The remainder of this paper is organized as follows. The next section describes the EFRBM. The following two sections describe our main analysis results and their biological implications. This includes analysis of the asymptotic behavior of the EFRBM, and the effects of the nearest-neighbor interactions on the steady-state behavior of the EFRBM. The final section summarizes and describes several directions for further research. To increase the readability of this paper, all the proofs are placed in the Appendix.

The EFRBM

The EFRBM with sites includes  parameters:

  • , , controls the transition rate from site to site , where [] controls the input [output] rate.

  • is the attachment/detachment force between any two existing (consecutive) neighbors.

  • is the attachment/detachment force between any two new (consecutive) neighbors.

Fig. 2 depicts the four possible transition scenarios from site  to site , and the rates in each case. For simplicity, we use a schematic “particle-like” explanation, although in the EFRBM the state-variables represent a normalized material density in the range  and not a binary choice  like in TASEP. If both sites and do not contain particles, the transition rate is simply , as in the RFM. If a particle is located at site [] but site  [] is empty then the transition rate is  []. If both sites contain particles the transition rate is .

Figure 2: A schematic explanation of the transition flow from site  to site  in the EFRBM. Upper-left: when both sites  and  do not contain particles, the transition rate is . Lower-left: when site  does not contain particles, and site  does, the transition rate is . Upper-right: when site contains particles, and site does not, the transition rate is . Lower-right: when both sites and contain particles, the transition rate is .

The EFRBM also includes  state-variables , . Just like in the RFM, describes the normalized density at site  at time , where  [] means that the site is completely empty [full].

To state the dynamical equations describing the EFRBM we introduce more notation. Let , , and denote

(2)

Then the EFRBM is described by

(3)

where

(4)

We now explain these equations. The term  represents the flow from site  to site , so Eq. (3) means that the change in the density at site  is the inflow from site minus the outflow to site . To explain Eq. (4), consider for example the case  (and assume that ). Then (4) yields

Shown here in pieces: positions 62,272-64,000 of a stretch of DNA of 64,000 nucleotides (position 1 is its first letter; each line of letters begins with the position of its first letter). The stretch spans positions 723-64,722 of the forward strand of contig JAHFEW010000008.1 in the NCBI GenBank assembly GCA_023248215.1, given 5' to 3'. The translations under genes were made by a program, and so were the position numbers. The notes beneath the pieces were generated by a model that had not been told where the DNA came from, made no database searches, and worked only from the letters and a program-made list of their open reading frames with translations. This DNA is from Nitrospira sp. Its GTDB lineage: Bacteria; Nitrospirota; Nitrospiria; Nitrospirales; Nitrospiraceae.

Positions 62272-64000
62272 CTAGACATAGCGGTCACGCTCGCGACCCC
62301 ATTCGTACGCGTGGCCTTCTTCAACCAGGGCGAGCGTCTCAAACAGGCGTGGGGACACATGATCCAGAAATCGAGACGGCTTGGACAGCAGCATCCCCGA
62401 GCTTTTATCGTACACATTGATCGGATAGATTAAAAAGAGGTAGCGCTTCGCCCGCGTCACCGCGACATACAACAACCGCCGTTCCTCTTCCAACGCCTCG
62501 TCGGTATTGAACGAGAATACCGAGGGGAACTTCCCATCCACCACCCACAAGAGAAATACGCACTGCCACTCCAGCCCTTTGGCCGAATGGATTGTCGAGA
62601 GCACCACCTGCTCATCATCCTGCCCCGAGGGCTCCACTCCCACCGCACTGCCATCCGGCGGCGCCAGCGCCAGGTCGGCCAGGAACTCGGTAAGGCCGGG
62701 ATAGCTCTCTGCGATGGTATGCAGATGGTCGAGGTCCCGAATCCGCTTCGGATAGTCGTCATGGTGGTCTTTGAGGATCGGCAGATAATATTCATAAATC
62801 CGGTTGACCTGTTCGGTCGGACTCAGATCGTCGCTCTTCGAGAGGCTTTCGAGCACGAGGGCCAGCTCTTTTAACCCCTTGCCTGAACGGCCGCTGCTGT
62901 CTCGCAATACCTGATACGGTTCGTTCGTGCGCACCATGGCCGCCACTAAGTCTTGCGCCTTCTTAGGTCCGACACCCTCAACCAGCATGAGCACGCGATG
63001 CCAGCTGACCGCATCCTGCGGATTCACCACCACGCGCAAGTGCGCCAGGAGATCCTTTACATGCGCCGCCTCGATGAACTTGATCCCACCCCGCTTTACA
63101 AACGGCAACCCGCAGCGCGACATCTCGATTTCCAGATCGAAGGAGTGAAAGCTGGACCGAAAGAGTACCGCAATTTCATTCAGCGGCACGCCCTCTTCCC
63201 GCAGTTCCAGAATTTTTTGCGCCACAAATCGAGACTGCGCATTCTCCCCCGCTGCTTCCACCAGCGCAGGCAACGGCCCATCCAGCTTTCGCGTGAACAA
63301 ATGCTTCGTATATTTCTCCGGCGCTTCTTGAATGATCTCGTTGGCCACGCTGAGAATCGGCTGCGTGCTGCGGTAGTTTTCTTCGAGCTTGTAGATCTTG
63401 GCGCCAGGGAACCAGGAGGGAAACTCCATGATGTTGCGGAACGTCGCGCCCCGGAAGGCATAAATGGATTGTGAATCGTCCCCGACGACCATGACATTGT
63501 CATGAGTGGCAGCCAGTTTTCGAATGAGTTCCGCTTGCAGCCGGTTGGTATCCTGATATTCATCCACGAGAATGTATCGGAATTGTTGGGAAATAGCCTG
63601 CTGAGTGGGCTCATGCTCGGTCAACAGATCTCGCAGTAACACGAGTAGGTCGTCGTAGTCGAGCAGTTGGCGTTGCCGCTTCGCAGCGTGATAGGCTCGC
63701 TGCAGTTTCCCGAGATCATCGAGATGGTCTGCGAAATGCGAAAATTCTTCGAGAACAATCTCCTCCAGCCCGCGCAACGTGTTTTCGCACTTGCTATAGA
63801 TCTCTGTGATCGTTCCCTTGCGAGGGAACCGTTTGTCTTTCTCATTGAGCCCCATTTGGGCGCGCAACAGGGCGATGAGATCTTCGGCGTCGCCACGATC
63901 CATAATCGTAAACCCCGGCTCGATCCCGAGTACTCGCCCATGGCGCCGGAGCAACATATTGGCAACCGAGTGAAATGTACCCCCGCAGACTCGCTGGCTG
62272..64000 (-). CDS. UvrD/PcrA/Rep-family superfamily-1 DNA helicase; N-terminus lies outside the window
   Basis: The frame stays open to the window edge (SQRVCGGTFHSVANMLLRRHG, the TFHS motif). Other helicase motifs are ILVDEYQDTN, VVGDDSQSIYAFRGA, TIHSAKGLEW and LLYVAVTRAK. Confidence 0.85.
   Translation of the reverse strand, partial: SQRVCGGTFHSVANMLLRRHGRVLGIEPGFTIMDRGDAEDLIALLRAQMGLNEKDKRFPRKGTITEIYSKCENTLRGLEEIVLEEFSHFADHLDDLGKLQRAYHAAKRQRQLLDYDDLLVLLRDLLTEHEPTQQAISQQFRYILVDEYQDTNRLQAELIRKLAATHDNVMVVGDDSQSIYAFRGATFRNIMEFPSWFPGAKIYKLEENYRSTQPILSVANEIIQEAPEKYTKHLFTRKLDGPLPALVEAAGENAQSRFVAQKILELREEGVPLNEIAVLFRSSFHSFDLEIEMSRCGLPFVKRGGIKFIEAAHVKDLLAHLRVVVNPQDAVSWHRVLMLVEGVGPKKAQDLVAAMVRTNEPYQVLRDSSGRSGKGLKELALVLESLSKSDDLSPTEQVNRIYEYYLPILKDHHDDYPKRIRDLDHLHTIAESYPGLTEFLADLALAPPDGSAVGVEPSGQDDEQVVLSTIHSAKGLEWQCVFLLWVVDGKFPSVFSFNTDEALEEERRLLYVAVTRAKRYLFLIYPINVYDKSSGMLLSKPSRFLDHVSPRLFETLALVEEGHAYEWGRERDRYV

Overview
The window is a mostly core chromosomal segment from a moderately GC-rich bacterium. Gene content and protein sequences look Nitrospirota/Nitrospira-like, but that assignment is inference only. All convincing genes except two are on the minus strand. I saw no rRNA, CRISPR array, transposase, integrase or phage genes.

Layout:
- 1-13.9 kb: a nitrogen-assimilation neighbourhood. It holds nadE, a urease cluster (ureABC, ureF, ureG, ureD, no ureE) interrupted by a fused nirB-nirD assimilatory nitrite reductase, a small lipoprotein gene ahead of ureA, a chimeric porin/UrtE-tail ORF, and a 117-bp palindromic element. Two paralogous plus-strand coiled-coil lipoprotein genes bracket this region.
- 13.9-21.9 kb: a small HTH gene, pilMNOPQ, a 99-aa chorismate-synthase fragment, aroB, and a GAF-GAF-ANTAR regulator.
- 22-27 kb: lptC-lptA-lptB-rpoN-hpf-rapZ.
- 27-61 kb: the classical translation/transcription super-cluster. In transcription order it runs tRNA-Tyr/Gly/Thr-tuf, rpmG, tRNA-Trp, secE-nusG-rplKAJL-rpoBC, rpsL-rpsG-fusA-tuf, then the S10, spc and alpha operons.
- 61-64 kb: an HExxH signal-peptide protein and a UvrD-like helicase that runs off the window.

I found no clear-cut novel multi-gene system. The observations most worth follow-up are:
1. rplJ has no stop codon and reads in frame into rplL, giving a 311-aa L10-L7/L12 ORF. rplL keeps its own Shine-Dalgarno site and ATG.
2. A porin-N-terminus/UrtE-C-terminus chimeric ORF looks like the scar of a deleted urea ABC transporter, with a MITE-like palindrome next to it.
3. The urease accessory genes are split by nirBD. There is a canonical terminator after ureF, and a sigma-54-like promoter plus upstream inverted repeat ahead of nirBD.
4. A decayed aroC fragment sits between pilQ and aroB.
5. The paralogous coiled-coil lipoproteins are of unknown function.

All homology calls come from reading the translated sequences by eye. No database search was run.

(5)

The term  means that the flow from site  to site  increases with the density at site . The term  represents soft exclusion: as the density at site  increases, the transition from site  to site  gradually decreases. The term  represents the fact that the flow into site  also depends on the density at site : if  [] then the transition increases [decreases] with , that is, the “particles” at site  “attract” [“repel”] the particles that move from site  to site . The term  is similar but represents an attachment/detachment force between the “particles” in sites  and .

Note that for , , and thus in this case the EFRBM reduces to the RFM (see (1)). On the other hand, if then . This represents a kind of an “extended objects” RFM, as the transition from site  to site  decreases with the density in sites , , and .

Remark 1

It is useful to think of the EFRBM as an RFM with time-varying transition rates. For example, we can write (5) as

where . Note that this time-varying transition rate depends on  (i.e., the fixed site to site transition rate), and also on and and the time-varying densities in the neighboring sites, as these determine the interaction forces between the moving particles.

We denote the flow from site  to the environment by

(6)

This is the output rate at time .

Example 1

The EFRBM with  sites is given by:

(7)

If  then this becomes

(8)

On the other-hand, for and  (1) becomes

(9)

and this system admits a continuum of steady-states, as  is a steady-state for all 

Following [38] (see also [39]), we view creating and breaking a pair of particles as opposite chemical transitions, so by detailed balance arguments: , where  is the interaction energy. As in [38], we also assume that  is equally split between the creation and breaking processes, so

(10)

This has a clear physical meaning. If  the interaction is attractive, so the particle moves faster when creating a new pair  since the energy of the system decreases by . On the other-hand, breaking out of the cluster increases the energy by  and the transition rate is thus slowed down (). Similarly, the case  corresponds to a repulsive interaction and then  and . Note that (10) implies in particular that